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S/PDIF (Sony/Philips Digital Interface Format) is a type of digital audio interconnect cable used in consumer audio equipment to output audio over reasonably short distances. The signal is transmitted over either a coaxial cable with RCA connectors or a fibre optic cable with TOSLINK connectors. S/PDIF interconnects components in home theatres and other digital high fidelity systems. S/PDIF is based on the professional AES3 interconnect standard.
S/PDIF can carry two channels of uncompressed PCM audio or compressed 5.1/7.1 surround sound (such as DTS audio codec); it cannot support lossless formats (such as Dolby TrueHD and DTS-HD Master Audio) which require greater bandwidth like that available with HDMI or DisplayPort.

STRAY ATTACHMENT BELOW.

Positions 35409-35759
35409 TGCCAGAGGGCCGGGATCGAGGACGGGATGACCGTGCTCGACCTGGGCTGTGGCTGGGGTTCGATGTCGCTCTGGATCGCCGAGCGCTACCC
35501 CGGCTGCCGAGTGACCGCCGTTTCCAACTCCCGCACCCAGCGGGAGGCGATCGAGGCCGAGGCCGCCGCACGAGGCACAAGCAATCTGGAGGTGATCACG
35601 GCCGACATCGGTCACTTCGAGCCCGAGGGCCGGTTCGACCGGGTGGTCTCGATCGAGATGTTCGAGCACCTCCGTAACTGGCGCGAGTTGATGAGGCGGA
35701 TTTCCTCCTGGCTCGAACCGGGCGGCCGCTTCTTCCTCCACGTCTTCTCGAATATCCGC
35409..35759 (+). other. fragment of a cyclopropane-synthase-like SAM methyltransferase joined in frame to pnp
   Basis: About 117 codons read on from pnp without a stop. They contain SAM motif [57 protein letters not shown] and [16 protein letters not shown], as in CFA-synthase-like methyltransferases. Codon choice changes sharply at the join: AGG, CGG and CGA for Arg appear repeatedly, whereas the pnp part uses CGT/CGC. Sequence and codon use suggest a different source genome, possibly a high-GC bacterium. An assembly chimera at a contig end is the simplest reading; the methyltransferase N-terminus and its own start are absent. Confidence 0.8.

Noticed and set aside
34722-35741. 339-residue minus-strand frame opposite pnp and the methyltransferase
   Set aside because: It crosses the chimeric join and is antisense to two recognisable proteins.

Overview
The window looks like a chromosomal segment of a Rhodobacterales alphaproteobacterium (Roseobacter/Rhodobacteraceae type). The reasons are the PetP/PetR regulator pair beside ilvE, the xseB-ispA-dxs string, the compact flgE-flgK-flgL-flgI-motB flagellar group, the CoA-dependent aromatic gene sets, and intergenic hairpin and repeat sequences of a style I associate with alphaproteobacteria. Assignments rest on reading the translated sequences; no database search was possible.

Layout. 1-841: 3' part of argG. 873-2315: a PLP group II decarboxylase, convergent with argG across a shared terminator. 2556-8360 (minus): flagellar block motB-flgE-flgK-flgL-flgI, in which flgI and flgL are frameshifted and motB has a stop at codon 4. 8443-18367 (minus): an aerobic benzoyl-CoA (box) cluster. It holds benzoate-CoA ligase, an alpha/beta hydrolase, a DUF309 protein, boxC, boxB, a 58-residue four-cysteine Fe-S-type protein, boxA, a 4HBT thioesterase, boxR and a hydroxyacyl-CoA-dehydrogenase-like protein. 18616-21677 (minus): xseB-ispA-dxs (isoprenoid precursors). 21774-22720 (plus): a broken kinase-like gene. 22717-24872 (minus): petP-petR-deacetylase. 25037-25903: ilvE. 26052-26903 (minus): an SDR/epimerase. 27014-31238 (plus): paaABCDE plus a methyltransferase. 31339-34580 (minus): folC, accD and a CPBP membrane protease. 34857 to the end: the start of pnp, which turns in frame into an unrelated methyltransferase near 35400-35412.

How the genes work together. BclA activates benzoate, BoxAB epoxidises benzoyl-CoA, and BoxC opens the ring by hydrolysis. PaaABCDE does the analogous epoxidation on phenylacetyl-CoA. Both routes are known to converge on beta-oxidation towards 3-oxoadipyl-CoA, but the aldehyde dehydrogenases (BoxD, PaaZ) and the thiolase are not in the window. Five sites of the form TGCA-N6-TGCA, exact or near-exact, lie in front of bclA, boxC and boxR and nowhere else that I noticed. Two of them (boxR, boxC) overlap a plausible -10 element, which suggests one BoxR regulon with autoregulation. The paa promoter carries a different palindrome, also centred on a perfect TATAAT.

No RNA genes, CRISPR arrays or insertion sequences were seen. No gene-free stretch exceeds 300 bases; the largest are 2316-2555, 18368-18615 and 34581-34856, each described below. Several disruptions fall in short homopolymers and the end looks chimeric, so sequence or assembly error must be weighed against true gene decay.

S/PDIF is a data link layer protocol and a set of physical layer specifications for carrying digital audio signals between devices and components over either optical or electrical cable. The name stands for Sony/Philips Digital Interconnect Format (more commonly known as Sony Philips Digital Interface), Sony and Philips being the primary designers of S/PDIF. S/PDIF is standardised in IEC 60958 as IEC 60958 type II (IEC 958 before 1998).
A common use for the S/PDIF interface is to carry compressed digital audio as defined by the standard IEC 61937. This mode is used to connect the output of a DVD player or computer, via optical or coax, to a home-theatre amplifying receiver that supports Dolby Digital or DTS surround sound. Another common use is to carry two channels of uncompressed digital audio from a CD player to an amplifying receiver.